Raymond Washington, M.D.
Stewart Rasmussen, M.D.
PINEHURST--Physicians at FirstHealth Moore Regional Hospital have a new tool in their arsenal to make breast cancer lumpectomy surgery more precise and less painful. Unlike the traditional method of inserting a wire into the breast to locate tumors just prior to surgery, the Savi Scout surgical guidance system uses a small reflector and radar technology to give surgeons the exact location of lesions. This provides a number of benefits for patients, says Ray Washington, M.D., FACS, a surgeon at Moore Regional.
"The Savi Scout system has brought an even greater degree of precision to breast cancer surgery," says Washington. "We are able to pinpoint the exact location of the tumor and the best way to reach it during surgery. This precision also allows us to preserve more healthy breast tissue while ensuring we remove the cancerous material, which can give our patients better cosmetic results following breast surgery."
Previously, breast cancer patients had to undergo a separate, pre-operative procedure on the day of a lumpectomy to insert a thin wire into the breast to identify the tumor's location. This involved coordinating a radiologist's schedule with the surgical schedule, which could be problematic and lead to extended wait times for the patient. The procedure could also be uncomfortable, adding another layer of stress for patients on the day of surgery.
The Savi Scout system eliminates these hurdles to enhance patient care. It uses a wire-free radar system to localize the exact location of cancerous tissue in the breast. A small reflector, about the size of a grain of rice, is inserted in the breast days or weeks before surgery in a relatively pain-free procedure. This can be scheduled at a time convenient to the patient and physicians, because there is no limit on how long the reflector can remain in the breast.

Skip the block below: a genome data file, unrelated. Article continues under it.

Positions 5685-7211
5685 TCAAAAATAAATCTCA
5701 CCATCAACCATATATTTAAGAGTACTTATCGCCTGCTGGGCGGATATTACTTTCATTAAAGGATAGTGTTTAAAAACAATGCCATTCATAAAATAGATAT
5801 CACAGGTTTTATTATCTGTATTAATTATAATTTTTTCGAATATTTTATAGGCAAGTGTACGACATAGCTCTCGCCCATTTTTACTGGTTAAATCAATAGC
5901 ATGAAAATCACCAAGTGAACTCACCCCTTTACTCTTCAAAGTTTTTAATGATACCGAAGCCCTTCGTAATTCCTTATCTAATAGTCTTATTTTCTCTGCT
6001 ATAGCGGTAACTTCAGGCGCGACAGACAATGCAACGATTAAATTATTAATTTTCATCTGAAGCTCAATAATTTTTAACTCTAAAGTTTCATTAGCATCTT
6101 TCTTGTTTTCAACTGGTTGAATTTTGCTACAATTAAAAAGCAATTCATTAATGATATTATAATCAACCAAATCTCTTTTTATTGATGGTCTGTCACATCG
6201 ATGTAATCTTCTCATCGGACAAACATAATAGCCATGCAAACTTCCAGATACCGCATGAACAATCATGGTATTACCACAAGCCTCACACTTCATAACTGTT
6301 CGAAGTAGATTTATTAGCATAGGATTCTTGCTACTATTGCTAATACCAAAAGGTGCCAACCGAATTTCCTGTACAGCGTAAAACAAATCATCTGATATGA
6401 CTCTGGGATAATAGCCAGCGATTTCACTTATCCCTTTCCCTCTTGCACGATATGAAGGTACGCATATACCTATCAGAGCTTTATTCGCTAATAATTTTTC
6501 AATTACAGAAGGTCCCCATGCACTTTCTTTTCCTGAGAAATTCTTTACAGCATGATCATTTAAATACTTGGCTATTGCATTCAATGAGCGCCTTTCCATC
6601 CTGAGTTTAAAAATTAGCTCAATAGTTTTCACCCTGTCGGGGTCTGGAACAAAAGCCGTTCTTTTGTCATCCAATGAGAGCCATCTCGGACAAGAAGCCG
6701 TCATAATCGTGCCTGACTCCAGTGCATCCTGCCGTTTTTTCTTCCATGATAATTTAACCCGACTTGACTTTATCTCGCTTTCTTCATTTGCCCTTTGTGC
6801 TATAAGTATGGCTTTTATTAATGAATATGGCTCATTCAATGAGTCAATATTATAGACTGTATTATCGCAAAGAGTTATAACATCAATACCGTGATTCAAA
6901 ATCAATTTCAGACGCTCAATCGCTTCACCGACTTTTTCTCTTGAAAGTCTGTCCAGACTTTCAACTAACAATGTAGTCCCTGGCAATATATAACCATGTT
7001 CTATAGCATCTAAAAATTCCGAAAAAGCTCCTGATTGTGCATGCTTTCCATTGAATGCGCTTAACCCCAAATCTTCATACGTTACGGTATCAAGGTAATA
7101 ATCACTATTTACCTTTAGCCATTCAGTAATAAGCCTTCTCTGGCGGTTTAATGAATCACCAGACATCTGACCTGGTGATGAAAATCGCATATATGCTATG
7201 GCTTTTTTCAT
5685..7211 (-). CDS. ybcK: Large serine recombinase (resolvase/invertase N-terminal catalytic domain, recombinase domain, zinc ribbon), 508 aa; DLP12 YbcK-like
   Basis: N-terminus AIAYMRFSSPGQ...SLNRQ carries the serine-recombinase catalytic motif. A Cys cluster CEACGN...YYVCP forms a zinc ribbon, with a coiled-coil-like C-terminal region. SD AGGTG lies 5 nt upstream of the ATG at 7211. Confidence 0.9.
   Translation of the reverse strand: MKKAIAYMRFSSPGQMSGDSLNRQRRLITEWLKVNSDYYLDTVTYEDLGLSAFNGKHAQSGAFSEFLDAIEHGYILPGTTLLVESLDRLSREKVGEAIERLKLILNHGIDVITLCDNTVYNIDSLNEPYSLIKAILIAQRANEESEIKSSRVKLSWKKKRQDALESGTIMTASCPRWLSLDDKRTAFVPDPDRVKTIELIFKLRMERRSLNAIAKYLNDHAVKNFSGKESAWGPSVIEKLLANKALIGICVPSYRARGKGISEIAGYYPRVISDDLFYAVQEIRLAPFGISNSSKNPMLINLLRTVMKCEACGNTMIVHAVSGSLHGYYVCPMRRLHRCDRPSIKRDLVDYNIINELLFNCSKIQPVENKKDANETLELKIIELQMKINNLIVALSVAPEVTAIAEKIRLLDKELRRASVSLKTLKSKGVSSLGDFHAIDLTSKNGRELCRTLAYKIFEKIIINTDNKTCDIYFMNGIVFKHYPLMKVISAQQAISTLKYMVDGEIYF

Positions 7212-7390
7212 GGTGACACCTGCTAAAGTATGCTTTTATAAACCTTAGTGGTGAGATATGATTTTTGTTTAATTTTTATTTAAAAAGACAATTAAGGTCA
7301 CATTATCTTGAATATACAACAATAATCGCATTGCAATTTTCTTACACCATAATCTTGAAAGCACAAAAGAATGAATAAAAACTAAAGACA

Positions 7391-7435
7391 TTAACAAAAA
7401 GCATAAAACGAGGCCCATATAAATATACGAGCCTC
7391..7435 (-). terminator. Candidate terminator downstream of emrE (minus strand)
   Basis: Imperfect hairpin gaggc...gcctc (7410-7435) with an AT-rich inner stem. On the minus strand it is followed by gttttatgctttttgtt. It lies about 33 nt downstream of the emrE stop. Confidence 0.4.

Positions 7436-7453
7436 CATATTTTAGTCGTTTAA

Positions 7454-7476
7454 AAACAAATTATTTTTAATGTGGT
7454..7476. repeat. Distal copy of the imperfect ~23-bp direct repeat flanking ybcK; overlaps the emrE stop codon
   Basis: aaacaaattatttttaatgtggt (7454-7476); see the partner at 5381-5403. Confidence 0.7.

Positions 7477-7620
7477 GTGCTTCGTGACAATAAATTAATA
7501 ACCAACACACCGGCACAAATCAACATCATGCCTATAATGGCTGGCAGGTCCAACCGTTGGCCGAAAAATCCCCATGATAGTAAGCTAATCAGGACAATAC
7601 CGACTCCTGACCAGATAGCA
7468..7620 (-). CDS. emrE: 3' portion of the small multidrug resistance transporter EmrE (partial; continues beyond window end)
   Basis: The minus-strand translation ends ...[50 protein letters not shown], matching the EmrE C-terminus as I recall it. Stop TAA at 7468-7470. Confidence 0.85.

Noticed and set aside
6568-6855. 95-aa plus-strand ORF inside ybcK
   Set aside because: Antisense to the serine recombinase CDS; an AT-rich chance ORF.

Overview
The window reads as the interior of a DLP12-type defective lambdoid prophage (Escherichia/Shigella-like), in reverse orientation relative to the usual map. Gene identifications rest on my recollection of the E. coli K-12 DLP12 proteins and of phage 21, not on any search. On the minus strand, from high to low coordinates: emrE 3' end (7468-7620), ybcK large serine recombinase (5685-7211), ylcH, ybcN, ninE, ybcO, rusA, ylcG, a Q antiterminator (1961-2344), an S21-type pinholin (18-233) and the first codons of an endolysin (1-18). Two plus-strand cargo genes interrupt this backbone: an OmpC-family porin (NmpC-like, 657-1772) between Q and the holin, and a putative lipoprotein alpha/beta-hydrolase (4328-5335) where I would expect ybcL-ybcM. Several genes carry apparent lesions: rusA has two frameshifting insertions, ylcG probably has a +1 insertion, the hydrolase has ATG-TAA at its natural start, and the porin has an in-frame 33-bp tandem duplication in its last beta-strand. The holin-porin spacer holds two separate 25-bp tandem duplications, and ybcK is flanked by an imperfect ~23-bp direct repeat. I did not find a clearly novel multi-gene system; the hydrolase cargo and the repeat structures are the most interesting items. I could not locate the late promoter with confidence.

"I was first introduced to the Savi Scout device during my breast imaging fellowship,” says Stewart Rasmussen, radiologist with FirstHealth and Pinehurst Radiology. “During that time, I was able to see first-hand how much it helped radiologists and surgeons work together to locate, mark and remove breast cancers with greater accuracy and comfort for patients.”
During surgery, the Savi Scout system locates the reflector using radar pulses, giving surgeons precise measurements to pinpoint the tumor. It provides a roadmap for surgeons to reach the tumor, removing cancerous cells while preserving healthy breast tissue. Together, these benefits can add up to more normal-looking breasts following surgery, less post-surgical pain and better success rates for lumpectomy procedures.
“I am excited to now have this state-of-the-art technology here at Moore Regional,” adds Dr. Rasmussen. “This will greatly assist patients on their road to recovery."